“AOL absolutely MUST change the heading for that category, to remove the word ‘attorney,’ lest my colleagues and I face potential criminal prosecution and seizure of our businesses (by the California State Bar), and certain harm to our reputations for engaging in what is perceived as fraudulent activity, which we never actually engaged in, never attempted to engage in, and never authorized.”

I also submitted this information via the “Send Feedback” form on the AOL yellow pages site.

I asked my AT&T ad rep for contact information for AT&T’s legal department, and independently located contact information for AOL’s legal department. I had hoped someone in the legal department would understand that it is in their best interest to rectify this situation immediately. They would understand that there are hungry lawyers out there who would like nothing more than to sue an LDA for unfair business practices; and that if I were served with such a complaint, the first thing I would do is cross-complain against AOL and AT&T.

Initially, the recommended “solution” was to change the categories of my AT&T listing – an unacceptable option. I pressed my AT&T rep further and he involved someone on the tech side to resolve it. A week later, I had not heard back from the tech contact but I did another search and noted that my business has been removed from AOL’s “attorney” category. Unfortunately, I don’t yet know what “worked.” Was it my AT&T rep’s efforts? The tech contact at AT&T? The email to AOL’s legal department? The two feedback form submissions directly to the AOL site? I may never know, but I am relieved that the message somehow got through to the right person.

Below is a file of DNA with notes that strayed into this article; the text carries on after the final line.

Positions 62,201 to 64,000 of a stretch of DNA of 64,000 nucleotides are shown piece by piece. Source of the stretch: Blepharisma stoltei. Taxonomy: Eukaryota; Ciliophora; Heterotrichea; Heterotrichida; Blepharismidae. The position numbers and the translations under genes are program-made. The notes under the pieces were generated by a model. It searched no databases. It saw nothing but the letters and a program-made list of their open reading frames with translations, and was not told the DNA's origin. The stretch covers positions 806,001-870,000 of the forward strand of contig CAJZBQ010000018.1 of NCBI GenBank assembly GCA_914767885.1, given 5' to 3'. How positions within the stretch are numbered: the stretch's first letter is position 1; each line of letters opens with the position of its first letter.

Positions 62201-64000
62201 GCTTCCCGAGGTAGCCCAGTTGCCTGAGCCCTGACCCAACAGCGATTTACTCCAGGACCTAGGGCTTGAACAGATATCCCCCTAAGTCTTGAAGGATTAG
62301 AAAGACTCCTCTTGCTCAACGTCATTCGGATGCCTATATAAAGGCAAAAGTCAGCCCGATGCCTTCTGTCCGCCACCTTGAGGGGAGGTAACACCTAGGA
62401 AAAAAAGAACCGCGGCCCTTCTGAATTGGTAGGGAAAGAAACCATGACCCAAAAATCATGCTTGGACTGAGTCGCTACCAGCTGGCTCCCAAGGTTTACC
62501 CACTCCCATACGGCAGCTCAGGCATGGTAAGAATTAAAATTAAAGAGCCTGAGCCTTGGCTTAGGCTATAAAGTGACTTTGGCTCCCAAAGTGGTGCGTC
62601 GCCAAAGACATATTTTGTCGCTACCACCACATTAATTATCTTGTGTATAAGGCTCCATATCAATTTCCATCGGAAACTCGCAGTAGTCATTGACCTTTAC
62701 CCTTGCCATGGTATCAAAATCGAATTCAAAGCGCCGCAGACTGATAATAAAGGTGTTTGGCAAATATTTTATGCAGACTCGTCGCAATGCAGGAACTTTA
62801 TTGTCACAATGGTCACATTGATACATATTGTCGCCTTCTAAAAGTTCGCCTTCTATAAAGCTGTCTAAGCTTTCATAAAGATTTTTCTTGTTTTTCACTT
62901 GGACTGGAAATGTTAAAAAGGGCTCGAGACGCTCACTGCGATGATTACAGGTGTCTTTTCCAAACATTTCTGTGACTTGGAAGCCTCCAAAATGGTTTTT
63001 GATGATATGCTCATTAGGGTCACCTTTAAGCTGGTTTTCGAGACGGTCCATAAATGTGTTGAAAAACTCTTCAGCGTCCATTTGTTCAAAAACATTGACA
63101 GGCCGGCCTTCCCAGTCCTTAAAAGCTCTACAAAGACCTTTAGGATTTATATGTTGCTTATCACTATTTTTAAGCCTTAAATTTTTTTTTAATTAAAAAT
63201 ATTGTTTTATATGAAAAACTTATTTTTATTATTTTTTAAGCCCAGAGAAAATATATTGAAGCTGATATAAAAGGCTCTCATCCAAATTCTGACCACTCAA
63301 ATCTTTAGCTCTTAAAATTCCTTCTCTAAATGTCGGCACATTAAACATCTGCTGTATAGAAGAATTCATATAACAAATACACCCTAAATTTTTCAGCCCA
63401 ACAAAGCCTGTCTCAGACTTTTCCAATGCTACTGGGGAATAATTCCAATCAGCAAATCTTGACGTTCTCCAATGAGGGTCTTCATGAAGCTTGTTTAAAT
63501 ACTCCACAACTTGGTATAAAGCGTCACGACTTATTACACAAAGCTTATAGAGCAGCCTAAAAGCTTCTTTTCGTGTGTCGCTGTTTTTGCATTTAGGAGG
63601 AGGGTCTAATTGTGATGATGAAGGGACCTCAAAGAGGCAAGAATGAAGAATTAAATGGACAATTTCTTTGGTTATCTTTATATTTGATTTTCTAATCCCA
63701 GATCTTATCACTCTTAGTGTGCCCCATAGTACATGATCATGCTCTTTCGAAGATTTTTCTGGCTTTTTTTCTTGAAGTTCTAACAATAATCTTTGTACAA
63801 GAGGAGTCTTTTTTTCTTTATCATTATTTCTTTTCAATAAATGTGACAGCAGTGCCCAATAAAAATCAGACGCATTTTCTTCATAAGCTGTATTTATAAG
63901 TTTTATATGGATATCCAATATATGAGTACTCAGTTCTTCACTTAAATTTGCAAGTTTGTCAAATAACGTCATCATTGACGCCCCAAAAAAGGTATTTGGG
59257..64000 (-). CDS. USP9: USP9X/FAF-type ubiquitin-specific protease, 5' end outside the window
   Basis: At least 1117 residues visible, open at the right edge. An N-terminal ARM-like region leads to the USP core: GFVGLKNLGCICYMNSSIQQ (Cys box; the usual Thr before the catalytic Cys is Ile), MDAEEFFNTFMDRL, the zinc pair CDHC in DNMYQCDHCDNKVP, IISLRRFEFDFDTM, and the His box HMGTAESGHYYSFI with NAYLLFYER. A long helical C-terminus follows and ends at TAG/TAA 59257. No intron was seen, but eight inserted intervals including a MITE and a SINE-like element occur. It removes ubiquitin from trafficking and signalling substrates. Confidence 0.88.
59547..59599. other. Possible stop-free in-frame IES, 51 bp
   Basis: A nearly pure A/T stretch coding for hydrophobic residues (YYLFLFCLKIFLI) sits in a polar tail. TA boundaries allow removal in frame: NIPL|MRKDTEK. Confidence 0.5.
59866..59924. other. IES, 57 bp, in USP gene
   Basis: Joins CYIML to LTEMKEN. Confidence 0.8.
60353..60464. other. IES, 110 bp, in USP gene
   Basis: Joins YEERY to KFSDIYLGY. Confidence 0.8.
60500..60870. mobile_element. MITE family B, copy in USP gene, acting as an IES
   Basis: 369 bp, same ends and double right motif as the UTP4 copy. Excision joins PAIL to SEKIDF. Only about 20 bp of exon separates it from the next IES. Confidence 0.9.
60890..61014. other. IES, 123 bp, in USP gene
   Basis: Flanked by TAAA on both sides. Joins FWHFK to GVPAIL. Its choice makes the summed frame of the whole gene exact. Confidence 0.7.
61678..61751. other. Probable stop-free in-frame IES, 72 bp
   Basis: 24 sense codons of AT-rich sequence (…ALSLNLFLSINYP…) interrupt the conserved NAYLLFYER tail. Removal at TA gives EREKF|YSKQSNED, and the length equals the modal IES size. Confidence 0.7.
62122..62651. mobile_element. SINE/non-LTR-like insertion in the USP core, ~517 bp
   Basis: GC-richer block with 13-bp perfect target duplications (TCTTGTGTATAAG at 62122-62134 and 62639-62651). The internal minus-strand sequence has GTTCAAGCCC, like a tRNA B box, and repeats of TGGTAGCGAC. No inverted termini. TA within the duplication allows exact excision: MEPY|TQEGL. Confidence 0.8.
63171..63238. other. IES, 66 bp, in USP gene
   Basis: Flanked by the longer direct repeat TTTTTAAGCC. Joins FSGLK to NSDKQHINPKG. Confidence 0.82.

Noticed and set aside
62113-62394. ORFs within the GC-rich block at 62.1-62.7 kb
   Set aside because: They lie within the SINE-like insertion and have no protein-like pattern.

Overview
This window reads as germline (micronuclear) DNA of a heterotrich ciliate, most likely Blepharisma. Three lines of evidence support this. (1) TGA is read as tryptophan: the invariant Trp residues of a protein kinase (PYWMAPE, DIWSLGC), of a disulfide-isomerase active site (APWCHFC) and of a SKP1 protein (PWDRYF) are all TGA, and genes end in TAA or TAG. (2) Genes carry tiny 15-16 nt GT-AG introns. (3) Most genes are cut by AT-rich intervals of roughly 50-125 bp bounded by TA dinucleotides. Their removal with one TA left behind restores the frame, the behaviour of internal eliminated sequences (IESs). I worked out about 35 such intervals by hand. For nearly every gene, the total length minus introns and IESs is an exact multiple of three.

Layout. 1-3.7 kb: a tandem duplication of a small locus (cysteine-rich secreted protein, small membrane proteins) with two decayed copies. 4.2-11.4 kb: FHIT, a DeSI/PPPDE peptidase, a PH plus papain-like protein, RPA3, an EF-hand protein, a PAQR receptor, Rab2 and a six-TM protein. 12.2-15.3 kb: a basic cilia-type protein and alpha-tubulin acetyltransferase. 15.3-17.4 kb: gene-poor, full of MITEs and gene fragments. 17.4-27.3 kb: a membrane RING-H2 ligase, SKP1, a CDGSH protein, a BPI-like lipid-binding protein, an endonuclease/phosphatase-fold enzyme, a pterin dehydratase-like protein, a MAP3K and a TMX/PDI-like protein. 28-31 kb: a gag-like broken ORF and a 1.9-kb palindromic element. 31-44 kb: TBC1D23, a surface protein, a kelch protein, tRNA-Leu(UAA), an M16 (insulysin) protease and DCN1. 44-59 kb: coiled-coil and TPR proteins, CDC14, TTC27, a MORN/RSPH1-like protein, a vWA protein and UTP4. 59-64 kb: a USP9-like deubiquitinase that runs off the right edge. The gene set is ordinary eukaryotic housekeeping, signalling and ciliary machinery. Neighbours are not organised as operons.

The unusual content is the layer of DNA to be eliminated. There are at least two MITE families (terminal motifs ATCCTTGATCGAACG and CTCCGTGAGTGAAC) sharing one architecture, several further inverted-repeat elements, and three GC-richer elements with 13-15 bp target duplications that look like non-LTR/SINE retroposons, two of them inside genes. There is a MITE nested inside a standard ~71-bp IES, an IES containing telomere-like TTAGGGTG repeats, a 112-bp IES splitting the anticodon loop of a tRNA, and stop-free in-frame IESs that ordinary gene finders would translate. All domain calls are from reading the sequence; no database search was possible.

My “attorney” listing has not yet been fully removed from Google’s cache, but I am confident that it will be shortly. When I Google my phone number, I get hits for AOL’s attorney categories in the various communities I serve; however, when I click on the links to the current pages I see that my company (and the other LDAs who were listed right there with me) no longer appears on the page.

I urge all LDAs to “audit” their internet presence. Google your phone number. Or Google your number plus the word “attorney” or “attorneys” and see if you discover that you have been unwittingly advertising as an attorney. If so, contact your ad rep immediately or the webmaster of the site displaying the offending listing. Most importantly, document every step of this process. Keep a record of your email correspondence; PDF those web-based “Feedback” form submissions before you click “Send”; keep a journal of dates and times you communicated (or attempted to communicate) with the website’s publisher; and if you have to send snail-mail, which may be necessary if electronic communications are ineffective, use Certified Mail and keep copies of the receipts.

If the DA or State Bar comes sniffing around (or that hungry lawyer sends his process server your way) you have documentation of your attempts to be a diligent and compliant member of the LDA profession.